Association of deficits in short-term learning and Aβ and hippocampal volume in cognitively normal adults
School of Medical and Health Sciences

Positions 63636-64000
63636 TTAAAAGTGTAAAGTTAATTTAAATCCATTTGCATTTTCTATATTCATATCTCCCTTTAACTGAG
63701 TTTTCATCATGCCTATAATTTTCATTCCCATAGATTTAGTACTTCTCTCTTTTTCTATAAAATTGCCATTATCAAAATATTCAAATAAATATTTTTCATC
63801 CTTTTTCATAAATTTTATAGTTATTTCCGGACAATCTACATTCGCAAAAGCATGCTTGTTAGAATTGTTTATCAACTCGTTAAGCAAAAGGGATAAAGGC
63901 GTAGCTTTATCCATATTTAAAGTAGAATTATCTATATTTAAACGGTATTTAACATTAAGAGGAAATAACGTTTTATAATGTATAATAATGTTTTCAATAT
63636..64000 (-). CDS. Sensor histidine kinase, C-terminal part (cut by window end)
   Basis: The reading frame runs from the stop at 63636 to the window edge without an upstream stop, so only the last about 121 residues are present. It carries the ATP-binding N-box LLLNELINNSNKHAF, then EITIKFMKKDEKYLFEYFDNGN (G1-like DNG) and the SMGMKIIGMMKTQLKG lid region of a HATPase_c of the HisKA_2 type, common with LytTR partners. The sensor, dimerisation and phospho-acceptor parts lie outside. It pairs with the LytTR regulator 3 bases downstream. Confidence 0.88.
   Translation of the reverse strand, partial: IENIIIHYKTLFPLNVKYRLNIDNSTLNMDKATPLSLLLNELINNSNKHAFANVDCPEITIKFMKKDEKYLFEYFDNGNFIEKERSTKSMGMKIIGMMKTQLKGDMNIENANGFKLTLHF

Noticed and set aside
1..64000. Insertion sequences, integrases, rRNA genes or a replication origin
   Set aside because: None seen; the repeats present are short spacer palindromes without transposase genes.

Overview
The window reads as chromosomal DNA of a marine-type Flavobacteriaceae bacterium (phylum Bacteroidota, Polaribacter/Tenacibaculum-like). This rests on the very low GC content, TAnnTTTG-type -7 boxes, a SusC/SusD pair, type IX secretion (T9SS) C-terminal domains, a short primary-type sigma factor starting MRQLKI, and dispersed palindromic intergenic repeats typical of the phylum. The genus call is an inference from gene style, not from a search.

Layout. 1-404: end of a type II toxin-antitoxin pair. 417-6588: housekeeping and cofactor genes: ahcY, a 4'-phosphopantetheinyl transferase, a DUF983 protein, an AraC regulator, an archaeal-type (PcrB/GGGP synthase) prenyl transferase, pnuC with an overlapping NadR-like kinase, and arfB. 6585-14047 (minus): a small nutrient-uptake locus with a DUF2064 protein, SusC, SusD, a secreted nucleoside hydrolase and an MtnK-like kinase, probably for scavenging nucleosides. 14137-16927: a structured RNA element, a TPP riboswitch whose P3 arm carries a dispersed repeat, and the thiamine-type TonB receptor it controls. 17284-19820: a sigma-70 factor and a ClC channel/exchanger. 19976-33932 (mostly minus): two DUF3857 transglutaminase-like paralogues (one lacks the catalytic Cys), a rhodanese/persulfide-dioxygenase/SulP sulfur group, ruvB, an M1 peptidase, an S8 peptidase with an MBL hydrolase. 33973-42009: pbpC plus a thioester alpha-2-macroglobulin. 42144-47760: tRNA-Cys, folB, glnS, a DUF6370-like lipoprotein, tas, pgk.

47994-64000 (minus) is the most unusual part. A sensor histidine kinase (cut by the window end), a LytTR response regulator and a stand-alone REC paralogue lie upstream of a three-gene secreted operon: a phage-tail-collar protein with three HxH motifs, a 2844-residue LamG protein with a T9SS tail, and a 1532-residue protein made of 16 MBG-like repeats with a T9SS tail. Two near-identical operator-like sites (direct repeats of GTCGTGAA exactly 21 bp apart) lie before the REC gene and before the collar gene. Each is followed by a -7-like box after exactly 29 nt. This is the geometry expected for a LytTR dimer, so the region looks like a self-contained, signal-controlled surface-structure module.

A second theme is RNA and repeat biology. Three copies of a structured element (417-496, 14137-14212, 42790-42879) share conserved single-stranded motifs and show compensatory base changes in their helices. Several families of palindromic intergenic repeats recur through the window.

© 2020 American Academy of Neurology. OBJECTIVE: To determine the extent to which deficits in learning over 6 days are associated with β-amyloid-positive (Aβ+) and hippocampal volume in cognitively normal (CN) adults. METHODS: Eighty CN older adults who had undergone PET neuroimaging to determine Aβ status (n = 42 Aβ- and 38 Aβ+), MRI to determine hippocampal and ventricular volume, and repeated assessment of memory were recruited from the Australian Imaging, Biomarkers and Lifestyle (AIBL) study. Participants completed the Online Repeatable Cognitive Assessment-Language Learning Test (ORCA-LLT), which required they learn associations between 50 Chinese characters and their English language equivalents over 6 days. ORCA-LLT assessments were supervised on the first day and were completed remotely online for all remaining days. RESULTS: Learning curves in the Aβ+ CN participants were significantly worse than those in matched Aβ- CN participants, with the magnitude of this difference very large (d [95% confidence interval (CI)] 2.22 [1.64-2.75], p < 0.001), and greater than differences between these groups for memory decline since their enrollment in AIBL (d [95% CI] 0.52 [0.07-0.96], p = 0.021), or memory impairment at their most recent visit. In Aβ+ CN adults, slower rates of learning were associated with smaller hippocampal and larger ventricular volumes. CONCLUSIONS: These results suggest that in CN participants, Aβ+ is associated more strongly with a deficit in learning than any aspect of memory dysfunction. Slower rates of learning in Aβ+ CN participants were associated with hippocampal volume loss. Considered together, these data suggest that the primary cognitive consequence of Aβ+ is a failure to benefit from experience when exposed to novel stimuli, even over very short periods.